Trend of measles morbidity in Thailand

Ariyasriwatana, C.

Journal of the Medical Association of Thailand 86(Suppl 3): S707-S718


ISSN/ISBN: 0125-2208
PMID: 14700171
Document Number: 10284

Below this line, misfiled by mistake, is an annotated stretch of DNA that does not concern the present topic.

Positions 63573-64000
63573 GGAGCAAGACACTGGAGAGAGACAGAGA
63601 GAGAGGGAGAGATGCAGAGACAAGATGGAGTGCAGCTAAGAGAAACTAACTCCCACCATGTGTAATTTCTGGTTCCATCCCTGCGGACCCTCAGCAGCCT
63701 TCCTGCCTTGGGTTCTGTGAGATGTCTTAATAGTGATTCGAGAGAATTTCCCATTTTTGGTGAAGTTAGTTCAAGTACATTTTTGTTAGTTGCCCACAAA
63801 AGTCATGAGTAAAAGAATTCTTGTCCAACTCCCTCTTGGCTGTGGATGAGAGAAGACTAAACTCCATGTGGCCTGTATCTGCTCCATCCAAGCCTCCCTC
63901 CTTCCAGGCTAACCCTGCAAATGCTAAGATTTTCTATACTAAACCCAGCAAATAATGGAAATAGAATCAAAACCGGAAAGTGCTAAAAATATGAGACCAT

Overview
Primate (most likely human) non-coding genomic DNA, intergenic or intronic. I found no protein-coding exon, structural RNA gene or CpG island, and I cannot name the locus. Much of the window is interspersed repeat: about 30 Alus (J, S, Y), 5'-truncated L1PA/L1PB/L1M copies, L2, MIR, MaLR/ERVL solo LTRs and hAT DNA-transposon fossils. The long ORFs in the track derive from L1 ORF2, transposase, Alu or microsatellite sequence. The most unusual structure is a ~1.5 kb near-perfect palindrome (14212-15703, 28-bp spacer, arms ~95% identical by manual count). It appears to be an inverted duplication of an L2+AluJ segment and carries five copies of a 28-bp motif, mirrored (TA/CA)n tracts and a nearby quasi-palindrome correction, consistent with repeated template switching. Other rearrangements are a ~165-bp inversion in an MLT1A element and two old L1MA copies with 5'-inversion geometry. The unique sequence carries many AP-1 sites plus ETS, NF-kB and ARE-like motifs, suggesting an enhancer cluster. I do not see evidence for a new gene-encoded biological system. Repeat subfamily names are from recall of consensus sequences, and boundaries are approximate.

Measles is still an important public health problem in Thailand despite the high coverage of measles vaccination since 1984, and the second dose of measles vaccination in primary school children in 1991. To study the trend of measles morbidity in Thai children. Review of the Annual Epidemiological Surveillance Report of the Epidemiology Section, Department of Communicable Disease Control, Ministry of Public Health (MOPH), and hospital records of measle cases at the Queen Sirikit National Institute of Child Health (QSNICH) (Bangkok Children's Hospital). Paired t-test and analysis of variance (ANOVA) were used for data analysis in the present study. Before 1984, measles morbidity was very high, at the level of 52.3 to 93.67 per 100,000 population. After measles vaccine was included in the EPI (Expanded Program on Immunization), the morbidity fluctuated for some years, and the group of children infected with measles changed from under 5 years to the age group of 5-9 years old. So a second dose of measles vaccine was added to the EPI given to children in Prathom 1 (first year in primary school, 6 years old and over). After 4 years of adding the second dose of measles in the EPI, measles cases was still present in a significant number in both the under 5 and 5-9 age groups. From the statistics of measles cases at the QSNICH, with an average of 736 measles cases per year, the number of measles cases is now decreasing, but the incidence of measles is still high in both the under 5 and 5-9 age groups. According to the EPI in Thailand, children were given measles vaccine at the age of 9 months which is when seroconversion was significantly lower than immunization after one year of age. The trend of measles morbidity is decreasing, but is still high in children in the under 5 and 5-9 age groups. Vaccine failure may be one of the contributing factors of measles cases in children in these age groups. A booster dose of measles vaccine at 15-18 months old is suggested in order to increase the seroprotection in children in the under 5 and 5-9 age groups.

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